While talking to this scribe she said, “I am curious to learn and contribute to the betterment of the environment where we live-in.” She thinks a bit different from the rest of the women since her childhood and was in quest of an opportunity to express her ideas and finally, her wait came to end when a social development organization initiated a long term programme in her village.
It was a cold morning when she was invited to participate in three-day community management skills training where she was sensitized and mobilized by Thardeep Rural Development Programme’s team to find ways to mobilize existing resources to get rid of the curse of poverty, social and existing environmental issues and that event created a realization in her that she has to contribute to bringing a positive change in the society.
She collects wrappers that are being thrown by children after unpacking sweets, chips, Nimkos and other confectionary items, and after making them all well clean, she turns the upside down and wraps each stick/straw of hand-made crafts. As the backside of most wrappers is shining, glowing and consisting of rainbow colours which directly adorn the products of the artisan and gives an attractive and shiny look to the products.
Ms Moomal Mallah, Capacity Building Officer from Thardeep Rural Development Programme (TRDP) Johi says, “During the formation of Community Organization (CO), she saw Yasmin’s work and found it different, innovative and environment-friendly. She had never seen such eye-catching work in her career in the field of the development sector. She vowed to promote her work from the platform of TRDP. First-time hand-made items made from straws of wheat covered with wrappers were displayed at an exhibition workshop in johi for sell and all items sold easily because of attractive look and shine. Later the items were displayed by TRDP’s team at HUNARMAND MELA organized by Sindh Indigenous and Traditional Crafts Company (SITCO) at Hyderabad Museum and Art Council Karachi where the products got the attention of people from different walks of life, many of them ordered as well.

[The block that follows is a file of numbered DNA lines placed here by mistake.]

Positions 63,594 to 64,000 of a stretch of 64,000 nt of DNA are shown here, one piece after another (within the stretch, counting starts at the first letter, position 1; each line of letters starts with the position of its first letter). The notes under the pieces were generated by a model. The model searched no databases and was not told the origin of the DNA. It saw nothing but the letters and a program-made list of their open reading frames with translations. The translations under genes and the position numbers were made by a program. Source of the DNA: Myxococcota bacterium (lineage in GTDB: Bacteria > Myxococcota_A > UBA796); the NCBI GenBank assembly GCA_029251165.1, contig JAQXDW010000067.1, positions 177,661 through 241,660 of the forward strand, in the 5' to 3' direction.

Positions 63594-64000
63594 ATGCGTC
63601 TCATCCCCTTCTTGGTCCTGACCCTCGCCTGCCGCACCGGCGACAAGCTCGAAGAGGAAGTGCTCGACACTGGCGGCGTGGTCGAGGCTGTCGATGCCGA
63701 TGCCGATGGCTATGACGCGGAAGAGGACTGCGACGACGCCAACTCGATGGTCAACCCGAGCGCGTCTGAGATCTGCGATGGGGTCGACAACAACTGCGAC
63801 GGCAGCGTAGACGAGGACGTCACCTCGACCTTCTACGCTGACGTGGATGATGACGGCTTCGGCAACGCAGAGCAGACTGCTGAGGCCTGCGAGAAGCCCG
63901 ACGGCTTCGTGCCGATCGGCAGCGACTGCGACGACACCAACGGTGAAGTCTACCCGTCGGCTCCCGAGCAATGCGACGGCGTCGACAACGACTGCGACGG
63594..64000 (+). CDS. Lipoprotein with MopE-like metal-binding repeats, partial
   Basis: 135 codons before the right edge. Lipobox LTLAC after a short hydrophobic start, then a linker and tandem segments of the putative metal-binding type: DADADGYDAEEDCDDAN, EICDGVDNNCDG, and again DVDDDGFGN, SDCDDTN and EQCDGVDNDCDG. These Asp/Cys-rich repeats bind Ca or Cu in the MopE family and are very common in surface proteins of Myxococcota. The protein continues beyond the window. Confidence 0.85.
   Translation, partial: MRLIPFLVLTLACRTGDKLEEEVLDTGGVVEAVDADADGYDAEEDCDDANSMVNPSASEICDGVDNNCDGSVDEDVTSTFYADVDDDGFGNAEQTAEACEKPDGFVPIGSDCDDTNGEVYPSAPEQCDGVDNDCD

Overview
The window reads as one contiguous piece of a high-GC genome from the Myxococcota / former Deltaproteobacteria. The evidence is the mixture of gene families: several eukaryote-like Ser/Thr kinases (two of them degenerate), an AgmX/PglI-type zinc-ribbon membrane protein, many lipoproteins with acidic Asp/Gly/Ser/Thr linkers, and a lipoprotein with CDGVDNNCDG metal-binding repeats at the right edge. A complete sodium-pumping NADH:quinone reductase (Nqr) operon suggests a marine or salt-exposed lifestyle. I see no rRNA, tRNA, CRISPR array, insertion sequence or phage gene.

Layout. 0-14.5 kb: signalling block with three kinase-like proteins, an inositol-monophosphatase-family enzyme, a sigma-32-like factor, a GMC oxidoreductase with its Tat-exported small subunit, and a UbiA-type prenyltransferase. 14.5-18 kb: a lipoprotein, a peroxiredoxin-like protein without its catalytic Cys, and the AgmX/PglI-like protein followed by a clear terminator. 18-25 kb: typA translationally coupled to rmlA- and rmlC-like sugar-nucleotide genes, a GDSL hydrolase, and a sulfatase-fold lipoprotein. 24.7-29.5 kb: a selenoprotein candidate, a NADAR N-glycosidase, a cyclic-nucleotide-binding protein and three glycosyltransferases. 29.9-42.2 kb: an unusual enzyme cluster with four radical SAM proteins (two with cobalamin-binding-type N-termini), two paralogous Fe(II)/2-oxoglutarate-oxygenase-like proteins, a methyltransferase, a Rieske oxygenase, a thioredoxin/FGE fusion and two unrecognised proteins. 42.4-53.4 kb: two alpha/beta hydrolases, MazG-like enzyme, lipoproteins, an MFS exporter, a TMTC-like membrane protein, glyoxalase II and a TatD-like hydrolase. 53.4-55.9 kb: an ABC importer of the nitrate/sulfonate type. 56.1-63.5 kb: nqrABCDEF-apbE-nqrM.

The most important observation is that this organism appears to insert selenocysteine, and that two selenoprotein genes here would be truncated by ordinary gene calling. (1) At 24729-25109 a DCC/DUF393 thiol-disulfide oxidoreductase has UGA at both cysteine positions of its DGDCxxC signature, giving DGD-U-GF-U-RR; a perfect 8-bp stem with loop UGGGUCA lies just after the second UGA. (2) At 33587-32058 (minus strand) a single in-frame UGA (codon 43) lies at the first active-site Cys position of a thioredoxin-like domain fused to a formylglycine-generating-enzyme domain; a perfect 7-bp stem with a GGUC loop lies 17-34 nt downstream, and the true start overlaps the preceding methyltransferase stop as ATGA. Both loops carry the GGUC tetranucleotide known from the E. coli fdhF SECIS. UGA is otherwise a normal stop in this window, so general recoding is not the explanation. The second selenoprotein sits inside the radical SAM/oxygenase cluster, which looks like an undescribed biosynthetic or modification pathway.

There are thousands of such women which need to be approached, encouraged, trained and extended financial support to value add, start and expand their business. This trade is an innovative an environment friendly and can also be listed among top trades if we have more artisans of straw-wrappers work.
Farooque Ali Babar Field Officer of Hand in Hand with Educated and Labour People (HHELP-Sindh) a youth-led non-profit organization working in District Dadu on human and animal rights in response to a question said that promotion of traditional handicrafts especially those which can be used in place of common plastic made products will not only help reduced use of plastic but at the same time will help in the reduction of rural poverty and enhance empowerment of women.
The TRDP SUCCESS model has a high potential for gradually replacing the highly harmful polyethene products. The replication can take place throughout the country and with government support it can work wonders with a focus to replace existing polyethene products of daily use.
This will not only help in reducing polyethene use but will give new lease of life to the rapidly disappearing beautiful handicraft of Sindh and also Pakistan. On the one hand, the initiative would have a better environment-friendly economic boost and on the other hand, it will preserve traditional cultural products.
The writer is based in Johi town of Dadu district, Sindh. He is a human and animal rights defender and can be reached at: Email: firstname.lastname@example.org